Robert Ferrante, the University of Pittsburgh researcher accused of using cyanide to kill his wife last year, wrote and signed a suicide letter, although investigators later discovered it shredded and discarded during a search of his Oakland home.
The suicide note was among several new pieces of information revealed Friday in an affidavit of probable cause for a search warrant obtained just last month, as part of the investigation into the death of Autumn Klein on April 20, 2013.
The others included new details from the time period police say Robert Ferrante obtained the cyanide through his Pitt lab, as well as information that he allegedly lied to his assistant about a separate missing neurotoxin.
The search warrant affidavit, dated May 20, was contained in a set of exhibits filed Friday afternoon by the Allegheny County district attorney's office seeking to examine the contents of a safe seized from under Mr. Ferrante's desk in his UPMC office a year ago.
According to the DA's filing, the safe has been kept in evidence in the Pittsburgh police property room and had been unopened "as investigators were unaware of its contents" until after the defense mentioned it in a pretrial motion last month.
Klein collapsed at her home late on April 17, 2013, and died three days later at UPMC Presbyterian. Blood tests revealed cyanide in her system, and investigators learned that Mr. Ferrante, a neuro-researcher at Pitt, had ordered the chemical through his lab on April 15, 2013, and had it shipped to him overnight.
That same date, according to the affidavit filed Friday, Mr. Ferrante told his assistant, Jinho Kim, that he was going to give Klein creatine because she was tired. Mr. Ferrante later told investigators the creatine was to increase her fertility and that he would sprinkle it on her toast or mix it into sugary drinks.
According to other court filings, Klein had gone through unsuccessful rounds of in vitro fertilization.
On April 17, 2013, Mr. Kim said he assisted Mr. Ferrante at the lab "in measuring and marking two vials." He told investigators he also saw Mr. Ferrante with a zip-lock bag of creatine that day.
Investigators said that paramedics saw a similar bag of creatine in the couple's kitchen the night Klein collapsed.
According to his statement, Mr. Kim didn't see the cyanide again until May 3, 2013.
At that point, he told investigators, the seal on the bottle was broken.
In the original criminal complaint filed against Mr. Ferrante, investigators said that out of 250 grams of cyanide he purchased in the lab, approximately 8.3 grams were missing.
In his statement to detectives, Mr. Kim also talked about another chemical Mr. Ferrante used in researching Huntingdon's disease.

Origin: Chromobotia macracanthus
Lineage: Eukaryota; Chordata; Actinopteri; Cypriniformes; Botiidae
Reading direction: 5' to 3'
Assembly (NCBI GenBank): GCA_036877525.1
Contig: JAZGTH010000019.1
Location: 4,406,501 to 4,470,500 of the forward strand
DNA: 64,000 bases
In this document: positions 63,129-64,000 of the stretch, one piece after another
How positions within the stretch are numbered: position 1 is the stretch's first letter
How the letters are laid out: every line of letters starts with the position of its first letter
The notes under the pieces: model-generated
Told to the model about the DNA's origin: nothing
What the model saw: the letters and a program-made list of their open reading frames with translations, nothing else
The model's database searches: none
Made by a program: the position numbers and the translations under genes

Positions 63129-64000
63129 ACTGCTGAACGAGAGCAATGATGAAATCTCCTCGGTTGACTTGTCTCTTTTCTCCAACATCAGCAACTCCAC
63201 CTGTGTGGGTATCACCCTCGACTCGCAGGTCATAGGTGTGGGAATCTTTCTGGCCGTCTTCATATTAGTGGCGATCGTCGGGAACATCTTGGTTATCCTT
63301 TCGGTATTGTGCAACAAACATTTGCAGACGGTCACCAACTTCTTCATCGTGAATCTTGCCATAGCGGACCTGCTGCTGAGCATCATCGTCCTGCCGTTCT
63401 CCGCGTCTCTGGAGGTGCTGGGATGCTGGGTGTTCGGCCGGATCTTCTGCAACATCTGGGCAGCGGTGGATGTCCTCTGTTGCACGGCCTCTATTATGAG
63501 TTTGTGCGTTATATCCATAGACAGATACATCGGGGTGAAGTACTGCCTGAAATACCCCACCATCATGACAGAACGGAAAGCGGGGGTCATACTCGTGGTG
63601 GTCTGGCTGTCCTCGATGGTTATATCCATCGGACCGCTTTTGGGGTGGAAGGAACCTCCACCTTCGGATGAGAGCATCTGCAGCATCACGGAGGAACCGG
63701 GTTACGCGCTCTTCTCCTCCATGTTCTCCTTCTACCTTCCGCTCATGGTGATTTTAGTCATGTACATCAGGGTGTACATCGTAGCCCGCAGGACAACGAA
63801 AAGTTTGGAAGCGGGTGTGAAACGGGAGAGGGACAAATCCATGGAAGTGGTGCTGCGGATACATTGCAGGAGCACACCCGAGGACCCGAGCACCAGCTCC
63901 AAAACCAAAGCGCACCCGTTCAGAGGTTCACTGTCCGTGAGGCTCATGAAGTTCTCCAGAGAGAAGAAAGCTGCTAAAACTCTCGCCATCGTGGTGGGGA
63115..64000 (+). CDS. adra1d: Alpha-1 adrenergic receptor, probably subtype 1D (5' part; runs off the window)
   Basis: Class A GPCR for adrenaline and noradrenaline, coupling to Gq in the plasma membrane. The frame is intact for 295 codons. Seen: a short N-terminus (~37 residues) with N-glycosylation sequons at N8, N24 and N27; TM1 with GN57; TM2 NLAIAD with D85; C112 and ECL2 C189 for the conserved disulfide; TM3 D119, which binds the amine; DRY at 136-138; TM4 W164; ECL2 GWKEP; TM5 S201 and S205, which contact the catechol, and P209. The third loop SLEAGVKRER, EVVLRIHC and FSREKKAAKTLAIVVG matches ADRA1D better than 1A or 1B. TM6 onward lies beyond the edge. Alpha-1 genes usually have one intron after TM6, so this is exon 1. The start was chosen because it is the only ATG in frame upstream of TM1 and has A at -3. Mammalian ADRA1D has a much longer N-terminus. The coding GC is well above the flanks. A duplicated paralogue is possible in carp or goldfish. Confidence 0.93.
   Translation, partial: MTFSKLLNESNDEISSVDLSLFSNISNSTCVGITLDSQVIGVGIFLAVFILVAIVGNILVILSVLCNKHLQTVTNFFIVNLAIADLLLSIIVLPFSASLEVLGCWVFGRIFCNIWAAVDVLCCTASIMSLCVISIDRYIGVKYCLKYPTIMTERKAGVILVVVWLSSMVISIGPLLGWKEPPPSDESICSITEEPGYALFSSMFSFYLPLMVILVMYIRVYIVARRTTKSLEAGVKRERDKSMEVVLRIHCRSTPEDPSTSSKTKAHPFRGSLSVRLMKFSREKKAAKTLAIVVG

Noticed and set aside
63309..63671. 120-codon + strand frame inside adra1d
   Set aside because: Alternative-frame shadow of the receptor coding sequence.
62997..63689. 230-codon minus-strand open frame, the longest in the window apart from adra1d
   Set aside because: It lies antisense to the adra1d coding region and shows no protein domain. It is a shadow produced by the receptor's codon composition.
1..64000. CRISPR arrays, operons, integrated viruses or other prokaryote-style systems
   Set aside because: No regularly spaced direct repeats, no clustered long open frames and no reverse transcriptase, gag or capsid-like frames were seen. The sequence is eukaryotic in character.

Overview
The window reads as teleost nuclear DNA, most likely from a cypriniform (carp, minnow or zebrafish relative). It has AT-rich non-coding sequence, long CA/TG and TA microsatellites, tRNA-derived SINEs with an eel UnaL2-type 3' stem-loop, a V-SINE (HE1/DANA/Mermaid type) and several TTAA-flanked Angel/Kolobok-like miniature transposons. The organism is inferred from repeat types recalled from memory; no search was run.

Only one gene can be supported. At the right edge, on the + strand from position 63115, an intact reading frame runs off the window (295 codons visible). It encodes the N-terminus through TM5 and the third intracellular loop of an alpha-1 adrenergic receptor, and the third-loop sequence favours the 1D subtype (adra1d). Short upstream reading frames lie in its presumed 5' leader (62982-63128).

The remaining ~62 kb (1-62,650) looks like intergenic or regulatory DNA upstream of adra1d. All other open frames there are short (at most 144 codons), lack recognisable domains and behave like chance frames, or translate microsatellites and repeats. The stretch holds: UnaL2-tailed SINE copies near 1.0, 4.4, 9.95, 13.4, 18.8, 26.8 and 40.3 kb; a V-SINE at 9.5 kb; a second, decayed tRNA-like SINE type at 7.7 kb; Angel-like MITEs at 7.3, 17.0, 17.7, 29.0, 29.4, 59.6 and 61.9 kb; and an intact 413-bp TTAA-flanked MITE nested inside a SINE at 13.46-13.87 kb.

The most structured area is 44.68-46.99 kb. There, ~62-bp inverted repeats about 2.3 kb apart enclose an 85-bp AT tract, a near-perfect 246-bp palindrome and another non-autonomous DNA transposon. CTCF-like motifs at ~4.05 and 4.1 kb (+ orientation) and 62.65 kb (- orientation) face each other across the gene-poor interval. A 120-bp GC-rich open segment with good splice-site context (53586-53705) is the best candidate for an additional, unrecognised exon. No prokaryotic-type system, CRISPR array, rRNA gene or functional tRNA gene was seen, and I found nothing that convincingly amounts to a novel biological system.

That chemical, 3-NP, is a neurotoxin known to make a person appear to be tired and sick.
According to the affidavit, Mr. Ferrante asked Mr. Kim to order 3-NP because what they had in the lab had lost its potency.
Mr. Kim said he ordered the chemical at least three times between March and April 2013, "but did not know how much of the 3-NP had been used in their lab studies."
"Kim was also told by Ferrante that he (Ferrante) had 'loaned' the 3-NP to University of Pittsburgh neurosurgery professor Dr. Edward Dixon. Ferrante later told Kim that Dixon returned the 3-NP to Ferrante at an unknown later date," the affidavit states.
But the affidavit continues, "Dr. Dixon was later interviewed regarding the 3-NP and stated that [he] had never asked for or received 3-NP from Ferrante, as described by Dr. Kim."
As for the suicide note, the newly filed affidavit said only that investigators had still been unable to locate -- through a forensic examination -- computer evidence of a "typed and printed 'suicide' letter authored and signed by Ferrante, which was discovered shredded and discarded during a search of Ferrante's residence."
Several computers, iPhones, flash drives and other electronic devices have been seized over the past 14 months related to the investigation.
The affidavit gives no other explanation or content from the suicide letter or if it was dated.
There is a gag order in the case, preventing either side from commenting.
Mr. Ferrante is scheduled to go to trial on the single charge against him -- criminal homicide -- on Sept. 22.
The case will be heard by a jury brought to Pittsburgh from Dauphin County because of extensive pre-trial publicity.
The trial is expected to last at least two weeks before Common Pleas President Judge Jeffrey A. Manning.
A hearing on defense motions to suppress evidence seized in the case is scheduled for Tuesday.
The prosecution filed its response Friday, telling the court that all of the items seized in the case were taken properly and asking Judge Manning to deny the defense motions.
Paula Reed Ward: firstname.lastname@example.org, 412-263-2620 or on Twitter @PaulaReedWard.